Thursday, June 12, 2008

Teeny Tiny Eyelets- A Tutorial (lots of pictures)

Well I am going to try my hand at a tutorial. As I said I love linen. I love hand embroidery. After going to the workshop last month I learned a different way to do eyelets and I want to share them with you. Traditionally eyelets are done first by stitching a running stitch around the eyelet then overcasting over that running stitch. It does produce a beautiful eyelet albeit a larger one. With this method you are able to achieve much tinier eyelets. This also is much quicker because you eliminate the step of stitching around the shape. These are not done in a hoop.

pssst, you have to ignore my horrid need for a manicure. :)

  • To begin, insert your #10 sharp needle into the desired location. Wiggle the needle to open a hole, being careful to not tear your threads. You are really just making a starting place. My needle is "parked" into the fabric while I shot the photo.

  • Using one strand of embroidery floss, I have used DMC here, insert your needle into the hole coming up from the wrong side of the fabric two fabric threads away from the opening. The more threads you pick up, the bulkier your eyelet will be.

  • Do not pull your thread all the way through, leave a generous tail that you can hold out of the way with your thumb. Insert your needle again into the hole, again coming up two fabric threads away from the opening. Pull firmly. This makes your first overcast stitch over the edge of the eyelet.

  • You will catch your thread tail under this stitch.

  • Continue to hold the thread tail with your thumb, working left to right, move over from your first stitch just far enough for your thread to have room to lay next to the first, insert your needle, come up two fabric threads away, pull firmly. You only need to pull firmly enough to keep the eyelet open and to have your stitch lay firmly against the fabric. You do not need to strangle the fabric threads.

  • The next two photos show the action of the stitch. Stitching into the eyelet, coming up two fabric threads away and tightening the stitch. (Did you know you can take photos through the magnifier? How cool is that?

  • This is the eyelet after completing 3 to 4 stitches. You will turn the fabric around so that the portion of the eyelet that you are stitching is in front of you. Always making sure you catch the thread tail when taking your stitch. This does two things. One it secures the tail without a knot. (You know, fine hand embroidery has a knot police.) Second it acts as a padding for your eyelet, giving it more definition.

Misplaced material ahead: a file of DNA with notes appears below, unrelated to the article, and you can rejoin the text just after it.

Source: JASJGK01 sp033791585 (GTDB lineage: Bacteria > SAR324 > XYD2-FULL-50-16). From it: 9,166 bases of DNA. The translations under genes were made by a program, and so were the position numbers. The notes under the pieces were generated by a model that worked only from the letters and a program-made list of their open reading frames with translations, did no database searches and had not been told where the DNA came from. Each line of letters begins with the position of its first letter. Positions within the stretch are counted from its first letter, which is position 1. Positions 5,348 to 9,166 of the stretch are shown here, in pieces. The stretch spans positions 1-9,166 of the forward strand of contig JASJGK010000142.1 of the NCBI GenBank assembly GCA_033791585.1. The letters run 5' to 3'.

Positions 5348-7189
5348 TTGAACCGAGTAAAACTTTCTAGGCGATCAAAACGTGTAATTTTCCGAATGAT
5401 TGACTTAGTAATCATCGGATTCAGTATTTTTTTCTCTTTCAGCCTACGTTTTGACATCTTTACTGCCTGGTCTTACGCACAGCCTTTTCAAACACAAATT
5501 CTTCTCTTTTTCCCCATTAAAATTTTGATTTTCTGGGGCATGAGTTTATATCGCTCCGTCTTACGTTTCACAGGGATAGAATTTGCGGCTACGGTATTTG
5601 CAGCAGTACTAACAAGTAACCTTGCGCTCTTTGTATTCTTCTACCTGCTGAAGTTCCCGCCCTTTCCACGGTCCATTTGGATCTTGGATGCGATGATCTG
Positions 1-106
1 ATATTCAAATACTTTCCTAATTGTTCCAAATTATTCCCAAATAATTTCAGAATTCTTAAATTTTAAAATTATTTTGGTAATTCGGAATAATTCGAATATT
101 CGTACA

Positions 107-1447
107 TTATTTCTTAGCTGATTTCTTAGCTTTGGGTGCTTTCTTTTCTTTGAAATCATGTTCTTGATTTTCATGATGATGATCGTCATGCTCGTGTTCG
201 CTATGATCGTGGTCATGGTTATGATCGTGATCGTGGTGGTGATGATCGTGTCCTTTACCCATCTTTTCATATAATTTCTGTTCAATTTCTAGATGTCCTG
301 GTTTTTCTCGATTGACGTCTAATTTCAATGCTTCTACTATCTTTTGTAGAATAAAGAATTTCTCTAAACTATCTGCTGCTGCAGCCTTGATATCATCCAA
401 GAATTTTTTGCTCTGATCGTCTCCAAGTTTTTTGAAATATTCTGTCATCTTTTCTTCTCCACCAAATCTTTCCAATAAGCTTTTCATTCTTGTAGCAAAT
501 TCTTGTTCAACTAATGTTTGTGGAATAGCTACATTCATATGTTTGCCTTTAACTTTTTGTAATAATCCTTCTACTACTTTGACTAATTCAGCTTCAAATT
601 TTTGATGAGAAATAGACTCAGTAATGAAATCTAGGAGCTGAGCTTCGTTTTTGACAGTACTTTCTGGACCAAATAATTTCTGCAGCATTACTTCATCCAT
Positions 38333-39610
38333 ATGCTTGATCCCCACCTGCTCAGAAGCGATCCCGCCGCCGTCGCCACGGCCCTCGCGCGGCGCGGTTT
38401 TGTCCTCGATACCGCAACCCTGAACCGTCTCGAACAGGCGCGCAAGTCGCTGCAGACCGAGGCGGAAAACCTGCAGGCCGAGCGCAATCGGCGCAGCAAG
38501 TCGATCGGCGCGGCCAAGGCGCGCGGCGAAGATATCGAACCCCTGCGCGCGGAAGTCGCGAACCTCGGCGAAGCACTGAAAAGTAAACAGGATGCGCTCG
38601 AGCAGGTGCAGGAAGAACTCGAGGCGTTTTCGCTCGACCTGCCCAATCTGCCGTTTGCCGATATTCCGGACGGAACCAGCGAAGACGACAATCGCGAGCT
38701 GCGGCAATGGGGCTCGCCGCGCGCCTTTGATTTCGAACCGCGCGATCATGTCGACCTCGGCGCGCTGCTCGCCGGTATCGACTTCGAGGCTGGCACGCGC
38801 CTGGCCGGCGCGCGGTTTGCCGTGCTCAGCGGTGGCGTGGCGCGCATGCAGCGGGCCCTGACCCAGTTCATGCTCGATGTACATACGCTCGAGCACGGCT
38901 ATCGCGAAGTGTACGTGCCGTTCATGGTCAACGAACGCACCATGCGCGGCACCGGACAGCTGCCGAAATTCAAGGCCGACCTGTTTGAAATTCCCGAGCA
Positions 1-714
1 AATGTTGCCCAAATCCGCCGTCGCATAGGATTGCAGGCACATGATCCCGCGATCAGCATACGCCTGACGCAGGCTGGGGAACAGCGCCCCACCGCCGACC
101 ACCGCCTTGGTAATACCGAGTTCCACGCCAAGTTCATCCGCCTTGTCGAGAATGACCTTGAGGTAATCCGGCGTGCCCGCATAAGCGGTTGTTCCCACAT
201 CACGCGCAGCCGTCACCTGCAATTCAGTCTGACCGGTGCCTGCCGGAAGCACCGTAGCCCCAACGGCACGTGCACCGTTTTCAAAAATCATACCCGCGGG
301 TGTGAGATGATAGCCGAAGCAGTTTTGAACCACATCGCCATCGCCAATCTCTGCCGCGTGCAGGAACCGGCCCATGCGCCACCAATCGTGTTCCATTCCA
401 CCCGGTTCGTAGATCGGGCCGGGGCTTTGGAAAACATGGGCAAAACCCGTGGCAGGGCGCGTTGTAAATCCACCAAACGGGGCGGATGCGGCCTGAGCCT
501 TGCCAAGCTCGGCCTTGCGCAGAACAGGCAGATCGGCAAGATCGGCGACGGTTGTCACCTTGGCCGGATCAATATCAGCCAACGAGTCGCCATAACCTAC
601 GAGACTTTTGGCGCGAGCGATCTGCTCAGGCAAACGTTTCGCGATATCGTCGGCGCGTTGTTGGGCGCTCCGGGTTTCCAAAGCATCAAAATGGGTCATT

• When you come to within one or two stitches of being done, clip your thread tail even with the fabric. Take your last stitch or two over the end of the tail, thus...

  • Completing your eyelet.

  • You aren't quite done. Using a tapered awl

  • Insert the awl from the back of the fabric through your eyelet. CAREFULLY stretch your eyelet. This is done in tiny degrees. If you push too hard you will hear the threads of your fabric "pop" and your eyelet will become huge and not very stable. So gently push a tiny bit to shape your eyelet. It will also make the eyelet sit on top of your fabric. (Can you see when you "click" on the picture that I needed one more stitch to cover the eyelet?Good thing I decided to do the bullion loop petals around it. Even with the magnifier, you can never have it too magnified to be able to see.)

  • Ta-da! Isn't he cute?

I am now ready to do my bullion loop flowers. I have just used the same thread to continue with the bullion loops. If you are not going to add the petals, you can tie off on the back by either taking a TINY tacking stitch next to the eyelet overcasts and then bury your tail. TINY. This is not primitive embroidery. I hope this helps and you too can fall in love with linen and teeny tiny eyelets.


  1. LOL... knot police....primitive stitching...ha!

  2. Fabulous tutorial, Martha! Your stitching is inspirational!

  3. Thank you. I am wanting to do a new one on the bullion loop flowers.

  4. The final result belies the elegant simplicity of the technique. Excellent tutorial and photography. Please follow up with the bullion loop flowers tutorial.

  5. Thank you Paula, I will work onthe bullion flower tutorial. I am a visual learner, so I am very sensitive to the need "to see"

  6. Found your tutorials on a 'trip' through Pinterest. Very nice!

  7. This must not be meant for mere mortals like me

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